Building on my example from here that works in JupyterLab, I converted your code. Works in current JupyterLab:

```
from IPython.display import Markdown, display
def printmd(string):
display(Markdown(string))
import sympy as sym
x = sym.symbols('x')
I = sym.integrate(1/(1+x**2), (x, 0, 1))
equation = r'$$\int_{{t=0}}^1 \frac{{1}}{{1+t^2}}\,\text{d}t$$'
printmd('**THE EQUATION:**')
printmd(f'{equation}')
printmd('**THE RESULT:**')
printmd(f'$$ = {sym.latex(I)}$$')
printmd('**COMBINED:**')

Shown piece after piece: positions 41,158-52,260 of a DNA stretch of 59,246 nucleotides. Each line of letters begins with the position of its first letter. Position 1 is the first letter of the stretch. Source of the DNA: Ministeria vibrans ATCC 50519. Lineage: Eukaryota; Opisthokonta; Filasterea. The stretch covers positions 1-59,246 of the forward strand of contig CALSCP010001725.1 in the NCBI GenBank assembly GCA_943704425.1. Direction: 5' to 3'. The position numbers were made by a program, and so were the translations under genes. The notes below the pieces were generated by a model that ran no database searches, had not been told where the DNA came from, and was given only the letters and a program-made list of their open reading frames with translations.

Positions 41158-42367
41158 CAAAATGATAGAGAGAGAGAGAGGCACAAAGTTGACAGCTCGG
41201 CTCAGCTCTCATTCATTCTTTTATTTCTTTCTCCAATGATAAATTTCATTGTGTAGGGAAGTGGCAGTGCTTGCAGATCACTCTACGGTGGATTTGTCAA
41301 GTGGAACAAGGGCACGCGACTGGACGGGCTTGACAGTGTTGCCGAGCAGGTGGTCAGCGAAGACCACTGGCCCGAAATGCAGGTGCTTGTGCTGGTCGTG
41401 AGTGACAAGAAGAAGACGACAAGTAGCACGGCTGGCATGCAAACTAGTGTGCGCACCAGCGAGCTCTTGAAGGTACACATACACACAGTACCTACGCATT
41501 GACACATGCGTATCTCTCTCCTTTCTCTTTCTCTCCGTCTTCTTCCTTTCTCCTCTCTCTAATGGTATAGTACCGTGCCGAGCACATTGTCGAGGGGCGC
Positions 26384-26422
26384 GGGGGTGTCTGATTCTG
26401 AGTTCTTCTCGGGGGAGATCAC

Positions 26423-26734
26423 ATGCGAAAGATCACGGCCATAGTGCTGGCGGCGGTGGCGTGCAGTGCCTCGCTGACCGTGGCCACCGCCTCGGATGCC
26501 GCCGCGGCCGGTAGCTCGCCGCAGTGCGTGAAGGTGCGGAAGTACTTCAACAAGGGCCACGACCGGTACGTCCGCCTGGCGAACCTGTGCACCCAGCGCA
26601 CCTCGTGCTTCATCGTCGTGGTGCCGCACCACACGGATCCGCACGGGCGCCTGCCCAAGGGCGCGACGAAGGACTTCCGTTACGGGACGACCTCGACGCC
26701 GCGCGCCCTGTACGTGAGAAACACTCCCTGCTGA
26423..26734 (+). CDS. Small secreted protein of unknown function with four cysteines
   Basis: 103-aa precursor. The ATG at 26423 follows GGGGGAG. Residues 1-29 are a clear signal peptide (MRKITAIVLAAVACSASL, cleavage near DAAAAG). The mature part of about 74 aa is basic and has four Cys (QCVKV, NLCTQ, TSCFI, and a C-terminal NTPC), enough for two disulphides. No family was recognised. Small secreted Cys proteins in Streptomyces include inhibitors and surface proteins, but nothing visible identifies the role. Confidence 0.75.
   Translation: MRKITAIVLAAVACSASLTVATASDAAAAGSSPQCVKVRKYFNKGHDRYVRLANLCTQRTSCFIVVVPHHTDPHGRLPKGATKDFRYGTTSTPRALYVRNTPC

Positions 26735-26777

printmd(r'$$\int_{{t=0}}^1 \frac{{1}}{{1+t^2}}\,\text{d}t' + f' = {sym.latex(I)}$$')
printmd('**OR, COMBINED:**')
printmd(equation[:-2] + f' = {sym.latex(I)}$$') #alternative way to leave off right-side dollar signs
```

Related notes: Python’s new f-strings are awesome; however, mixing f-strings (and even the `str.format()`

method) with integral notation is a bit of a nightmare because of the braces. And just best avoided, if possible. Luckily, you weren’t substituting in the left side, but I imagine approaches like this will help with that. In current versions of Jupyter, both JupyterLab and the classic interface you can use dollar signs to ‘fence’ LaTeX code **in markdown cells** and have it rendered in the notebook via MathJax. The trick I show there making a `printmd()`

function just brings the markdown rendering to the code cells as well.